It’s presumptuous, one might say, for me to title a blog post after Tolstoy’s magnum opus. I would counter, with all respect due a great Russian writer, it is we who own those three little words. War and peace summarize human history. They define our ever-present choice. We bear their weight. We endure their consequences.
Ask any friend, neighbor, or man on the street if he is willing to go and fight in a war. You’ll be hard pressed to find a taker. He knows it means shooting at people. Getting shot at in return. Explosions, bloodshed, death. No thank you.
But attach the question to another idea, and you’ll get some interest. Are you willing to go to war for country? To fight for freedom? To die for God?
Conflict is a choice we make, not for the sake of conflict itself, but for its attachment to ideas. The battle between ideas defines our existence. There is no escape from this battle. But there is hope we can use it to rise above violence and blood-letting. Reason is more powerful than enmity.
On Sunday, Veterans For Peace Chapter 104 will present the first Gary E. May Peace Scholarship for $1,000. Our group has instituted this annual award as a means for “nurturing thought to abolish war.” Twenty applicants submitted essays in response to one of four prompts: 1) Are drones harmful or helpful to the cause of peace? 2) Which U.S. foreign policies promote peace? 3) What lesson can we take from history to avoid war? 4) How might we end terrorism without war?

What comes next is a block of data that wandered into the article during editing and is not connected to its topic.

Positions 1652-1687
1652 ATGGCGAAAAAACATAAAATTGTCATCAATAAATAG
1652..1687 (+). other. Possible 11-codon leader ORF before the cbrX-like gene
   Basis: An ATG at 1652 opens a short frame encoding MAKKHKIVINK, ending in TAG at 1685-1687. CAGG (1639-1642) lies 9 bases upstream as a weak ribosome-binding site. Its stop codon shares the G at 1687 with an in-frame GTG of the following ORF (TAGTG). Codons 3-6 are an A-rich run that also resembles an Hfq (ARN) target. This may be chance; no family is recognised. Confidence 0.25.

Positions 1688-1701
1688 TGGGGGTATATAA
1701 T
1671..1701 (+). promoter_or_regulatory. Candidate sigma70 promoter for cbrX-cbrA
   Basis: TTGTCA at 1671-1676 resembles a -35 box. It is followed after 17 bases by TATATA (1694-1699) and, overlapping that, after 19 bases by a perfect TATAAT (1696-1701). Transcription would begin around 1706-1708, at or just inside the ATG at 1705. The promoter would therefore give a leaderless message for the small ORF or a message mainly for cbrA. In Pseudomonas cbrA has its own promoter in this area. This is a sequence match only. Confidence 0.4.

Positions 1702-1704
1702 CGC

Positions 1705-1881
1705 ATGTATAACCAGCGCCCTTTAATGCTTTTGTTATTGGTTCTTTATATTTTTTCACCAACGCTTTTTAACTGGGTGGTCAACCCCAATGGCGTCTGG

I had the privilege to serve on the scholarship committee and to help judge the submissions. We received some good writings. Reading through them stirred a sense of optimism in me about the choices young people are making. Our committee members were in complete accord on our selection of a recipient. Although it is not a condition of the award, she has agreed to read her essay at the award presentation. (If you would like for your morale to get a humanistic boost, come out and hear what she has to say.)
The choice between war and peace is swirling around us with renewed vigor today. Negativity, fear, and cynicism threaten to pull us into their ugly undertow. Before we are sucked in, let’s think about the real enemy. Bad ideas will never be subdued by bullets or bombs. They can only be defeated by good ideas. That’s why this scholarship effort is important.
I look forward to joining my family at table on Thursday. Thanks to my associates in the peace movement and the younger voices joining our chorus, I’m already giving thanks. I’m feeling “that thing with feathers that perches in the soul.” I hope you feel it, too.